Tue, Jun 25, 2024

Ankle Sprains: Grades Unveiled - From Mild to Severe

Ankle Sprain

               All it takes is one slip-up, and you're dealing with an ankle sprain. In fact, it's one of the most commonly reported musculoskeletal injuries. Whether you're a sprained ankle at any age, an athlete, or just a couch potato, you'll likely experience an ankle sprain at some point in your life. An ankle sprain is caused when one or more ligaments in your ankle become stretched or torn, resulting in pain, swelling, and difficulty walking. Most people try to push through an ankle injury and don't seek medical help. However, if you're experiencing more than mild pain and swelling, you should immediately see a clinician. A severely injured ankle will not heal properly without proper treatment and rehabilitation. Without proper care, your ankle may lose its range of movement and stability, leading to repeated sprains and additional downtime in the future.

Anatomy of Ankle Sprain

               The most common ankle sprain is a lateral ankle sprain, also known as an inversion injury. An ankle sprain occurs when the foot rolls inward, causing damage to the ligaments on the outside of the ankle. The ligaments in question are the anterior, or talofibular, ligaments and the posterior, or talofibular ligaments. (The ligaments are bands of connective tissue that attach bone to bone).

           In ankle sprains, there are two types of sprains that are less common: those that affect the ligaments in the inner ankle, like medial ankle sprains, and those that hurt the tibioskeletal ligaments. These ligaments are the ones that connect two leg bones, like the tibia and fibula, to the ankle. If you get a syndesmotic ankle sprain, it's more likely that you'll have chronic ankle instability, which can lead to other sprains. The severity of the sprain will depend on how bad it is and how unstable it is. The worse the sprain is, the longer it'll take to recover from it.

Classification of Ankle Sprain

               Once the examination is complete, your physician will assess the severity of the sprain in order to determine the appropriate course of treatment. A sprain is classified according to the extent to which the ligaments have been damaged.

Grade I

  • There is a minimal stretch to the ligament, and no tear occurs.
  • It has symptoms like mild pain, swelling, tenderness, no bruising, no joint instability, and the patient had no difficulty in bearing weight.
  • It usually takes 1-3 weeks for proper recovery.

Grade II

  • Partial tear of ligament occurs.
  • It shows symptoms like moderate pain, swelling, tenderness, bruising, mild to moderate joint instability, and pain in weight-bearing and walking. Slight loss of range of motion and mobility.
  • It usually takes 3-6 weeks for recovery.

Grade III

  • The damage to the ligament is a complete tear and rupture.
  • The patient had severe pain, bruising, tenderness, swelling, instability, loss of mobility and function, loss of range of motion, no weight bearing at all, and inability to walk.
  • Recovery time in grade III is up to 6 months.

Symptoms of Ankle Sprain

               If you've sprained your ankle, the signs and symptoms can look different depending on how bad it is. 

  • You might feel pain, especially if you're carrying a lot of weight on it.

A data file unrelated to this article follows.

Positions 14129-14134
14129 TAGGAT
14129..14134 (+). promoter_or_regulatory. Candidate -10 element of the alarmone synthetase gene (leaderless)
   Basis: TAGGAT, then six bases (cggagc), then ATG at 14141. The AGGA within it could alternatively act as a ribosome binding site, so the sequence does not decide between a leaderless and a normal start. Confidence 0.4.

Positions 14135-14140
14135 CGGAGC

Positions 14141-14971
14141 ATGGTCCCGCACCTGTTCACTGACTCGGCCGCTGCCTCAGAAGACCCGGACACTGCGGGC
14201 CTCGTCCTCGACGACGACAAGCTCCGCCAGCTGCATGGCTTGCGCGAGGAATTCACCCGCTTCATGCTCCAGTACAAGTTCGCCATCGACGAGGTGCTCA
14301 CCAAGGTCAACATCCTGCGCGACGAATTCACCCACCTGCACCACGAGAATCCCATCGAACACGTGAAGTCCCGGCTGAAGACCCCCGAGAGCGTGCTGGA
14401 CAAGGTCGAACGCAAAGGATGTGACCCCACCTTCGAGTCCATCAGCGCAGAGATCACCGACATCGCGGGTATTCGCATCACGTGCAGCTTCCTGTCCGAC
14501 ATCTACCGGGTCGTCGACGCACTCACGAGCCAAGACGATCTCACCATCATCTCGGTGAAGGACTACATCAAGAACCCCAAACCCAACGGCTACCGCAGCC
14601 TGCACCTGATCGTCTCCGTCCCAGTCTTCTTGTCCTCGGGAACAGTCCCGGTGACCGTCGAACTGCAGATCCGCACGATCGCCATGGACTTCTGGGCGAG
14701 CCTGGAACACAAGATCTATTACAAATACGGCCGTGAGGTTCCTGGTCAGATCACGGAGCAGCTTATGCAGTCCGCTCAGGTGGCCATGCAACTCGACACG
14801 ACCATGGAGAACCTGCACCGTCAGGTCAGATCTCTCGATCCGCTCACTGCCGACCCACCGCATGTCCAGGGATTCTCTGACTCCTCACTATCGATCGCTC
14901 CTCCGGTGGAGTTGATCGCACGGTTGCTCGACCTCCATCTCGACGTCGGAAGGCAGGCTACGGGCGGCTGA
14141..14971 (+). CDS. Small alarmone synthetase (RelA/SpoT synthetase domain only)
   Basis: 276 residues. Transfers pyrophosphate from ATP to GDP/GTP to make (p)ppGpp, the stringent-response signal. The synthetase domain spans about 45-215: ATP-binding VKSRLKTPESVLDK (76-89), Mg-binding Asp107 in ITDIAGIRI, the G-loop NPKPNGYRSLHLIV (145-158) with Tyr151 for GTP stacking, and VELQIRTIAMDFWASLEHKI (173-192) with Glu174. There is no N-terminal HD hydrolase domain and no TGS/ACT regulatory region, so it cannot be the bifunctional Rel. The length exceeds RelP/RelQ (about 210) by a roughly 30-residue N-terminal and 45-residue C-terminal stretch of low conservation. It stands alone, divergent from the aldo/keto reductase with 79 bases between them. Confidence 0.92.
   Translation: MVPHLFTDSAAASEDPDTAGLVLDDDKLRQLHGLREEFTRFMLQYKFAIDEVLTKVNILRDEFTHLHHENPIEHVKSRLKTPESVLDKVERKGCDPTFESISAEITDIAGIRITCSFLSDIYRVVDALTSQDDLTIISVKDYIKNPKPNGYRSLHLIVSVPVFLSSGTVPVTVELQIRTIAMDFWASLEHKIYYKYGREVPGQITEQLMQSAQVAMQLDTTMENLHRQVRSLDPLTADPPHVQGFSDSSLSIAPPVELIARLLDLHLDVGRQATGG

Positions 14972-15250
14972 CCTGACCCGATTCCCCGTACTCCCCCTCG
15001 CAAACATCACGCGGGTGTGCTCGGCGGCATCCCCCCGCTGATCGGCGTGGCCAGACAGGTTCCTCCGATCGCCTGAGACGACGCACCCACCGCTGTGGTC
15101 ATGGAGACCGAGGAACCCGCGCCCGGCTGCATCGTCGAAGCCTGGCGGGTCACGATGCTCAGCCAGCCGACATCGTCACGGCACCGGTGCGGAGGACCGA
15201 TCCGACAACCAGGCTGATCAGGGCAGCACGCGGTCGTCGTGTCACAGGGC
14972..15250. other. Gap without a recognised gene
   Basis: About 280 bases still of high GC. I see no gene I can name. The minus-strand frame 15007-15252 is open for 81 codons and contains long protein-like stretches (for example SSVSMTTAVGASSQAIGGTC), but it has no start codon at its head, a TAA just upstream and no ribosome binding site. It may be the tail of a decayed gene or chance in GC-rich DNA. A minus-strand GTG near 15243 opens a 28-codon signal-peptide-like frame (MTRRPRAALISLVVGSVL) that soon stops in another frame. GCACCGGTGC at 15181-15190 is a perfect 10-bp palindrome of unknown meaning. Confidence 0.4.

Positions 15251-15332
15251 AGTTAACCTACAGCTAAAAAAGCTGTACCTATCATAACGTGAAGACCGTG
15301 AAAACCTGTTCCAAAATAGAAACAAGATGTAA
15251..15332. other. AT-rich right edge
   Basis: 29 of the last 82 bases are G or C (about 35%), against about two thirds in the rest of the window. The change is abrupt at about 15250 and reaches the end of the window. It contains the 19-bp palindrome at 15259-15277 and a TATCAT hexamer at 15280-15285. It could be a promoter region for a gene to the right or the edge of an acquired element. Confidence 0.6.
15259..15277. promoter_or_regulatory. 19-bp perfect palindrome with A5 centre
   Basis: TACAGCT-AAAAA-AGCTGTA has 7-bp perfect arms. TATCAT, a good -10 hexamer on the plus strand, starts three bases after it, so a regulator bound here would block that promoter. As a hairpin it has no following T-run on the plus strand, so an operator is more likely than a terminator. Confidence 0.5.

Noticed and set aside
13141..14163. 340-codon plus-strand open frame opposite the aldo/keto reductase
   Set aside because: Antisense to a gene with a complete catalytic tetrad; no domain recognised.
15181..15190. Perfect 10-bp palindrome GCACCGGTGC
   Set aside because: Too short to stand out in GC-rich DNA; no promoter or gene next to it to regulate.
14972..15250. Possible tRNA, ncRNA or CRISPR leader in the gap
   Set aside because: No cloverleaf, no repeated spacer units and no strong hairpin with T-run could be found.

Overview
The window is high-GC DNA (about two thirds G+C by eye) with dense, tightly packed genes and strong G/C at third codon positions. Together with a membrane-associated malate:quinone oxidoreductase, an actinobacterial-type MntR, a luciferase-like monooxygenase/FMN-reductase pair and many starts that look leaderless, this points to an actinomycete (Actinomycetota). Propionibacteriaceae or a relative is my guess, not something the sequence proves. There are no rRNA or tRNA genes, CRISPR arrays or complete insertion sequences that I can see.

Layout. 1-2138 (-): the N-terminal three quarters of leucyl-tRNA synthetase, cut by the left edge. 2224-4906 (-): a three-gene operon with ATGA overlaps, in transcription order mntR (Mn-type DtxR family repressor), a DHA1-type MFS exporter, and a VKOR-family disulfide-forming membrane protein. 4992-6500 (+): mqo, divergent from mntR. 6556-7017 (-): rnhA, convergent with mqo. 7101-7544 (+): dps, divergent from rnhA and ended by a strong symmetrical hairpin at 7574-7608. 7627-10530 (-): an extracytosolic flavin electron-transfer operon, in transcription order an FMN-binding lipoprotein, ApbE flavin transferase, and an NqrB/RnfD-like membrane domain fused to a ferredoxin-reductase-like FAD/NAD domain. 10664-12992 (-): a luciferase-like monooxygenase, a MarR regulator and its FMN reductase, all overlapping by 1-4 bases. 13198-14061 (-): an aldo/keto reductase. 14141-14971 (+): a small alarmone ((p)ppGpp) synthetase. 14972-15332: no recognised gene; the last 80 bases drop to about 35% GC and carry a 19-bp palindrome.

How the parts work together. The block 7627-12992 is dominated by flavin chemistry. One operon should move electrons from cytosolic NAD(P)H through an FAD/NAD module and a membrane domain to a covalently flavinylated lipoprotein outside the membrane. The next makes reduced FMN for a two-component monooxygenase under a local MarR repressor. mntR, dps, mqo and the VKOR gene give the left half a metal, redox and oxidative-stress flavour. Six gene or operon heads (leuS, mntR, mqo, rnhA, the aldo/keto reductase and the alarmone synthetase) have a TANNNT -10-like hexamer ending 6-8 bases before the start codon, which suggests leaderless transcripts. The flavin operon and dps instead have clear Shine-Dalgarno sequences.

• Your ankle might be tender when you touch it. 
  • You might also feel swelling, bruising, and limited range of motion. 
  • You might also experience instability in your ankle.
  • It was a popping sensation or sound when it was injured.

Causes of Ankle Sprain

               A sprain happens when your ankle moves out of alignment, which causes one or more ligaments to get stretched out, partially torn, or torn completely.

           A sprained ankle can be caused by a number of things, including:

  • If you twist your ankle after falling
  • If you land on your foot awkwardly after jumping or turning.
  • If you're walking or working out on uneven ground.
  • If someone else steps on your foot while you're playing sports.

Risk factors of Ankle Sprain

  • It can occur when you jump, cut action, or roll or twist your ankle. This is especially true in sports that involve jumping, rolling, or twisting the foot. 
  • Ankle sprains can also occur when you walk or run on an uneven surface or in poor field conditions. 
  • If you've had an ankle injury before, you're more likely to have another one. If your ankle is weak or flexible, it's more likely that you'll have another ankle injury. 
  • When you're playing sports, wearing shoes that don't fit properly or don't match the activity you're doing can make your ankles more prone to injury. In addition, wearing high-heeled shoes can also make your ankles more vulnerable.

How to Prevent Ankle Sprain?

               The following strategies can be employed to avoid spraining an ankle or a reoccurrence of the injury.

  • Get your body warmed up before you hit the gym or play a sport.
  • Be careful if you're walking, running, or working on uneven ground!
  • If you have a weak ankle or one that has been injured in the past, you can use a brace or tape to support it.
  • Make sure you're wearing comfortable shoes designed for what you're doing.
  • avoid wearing shoes with high heels
  • It is recommended that individuals refrain from participating in sports or engaging in activities for which they are not eligible.
  • Muscle strength and flexibility should be maintained.
  • Train your body to maintain stability, including balancing exercises.



Kainat Ashiq

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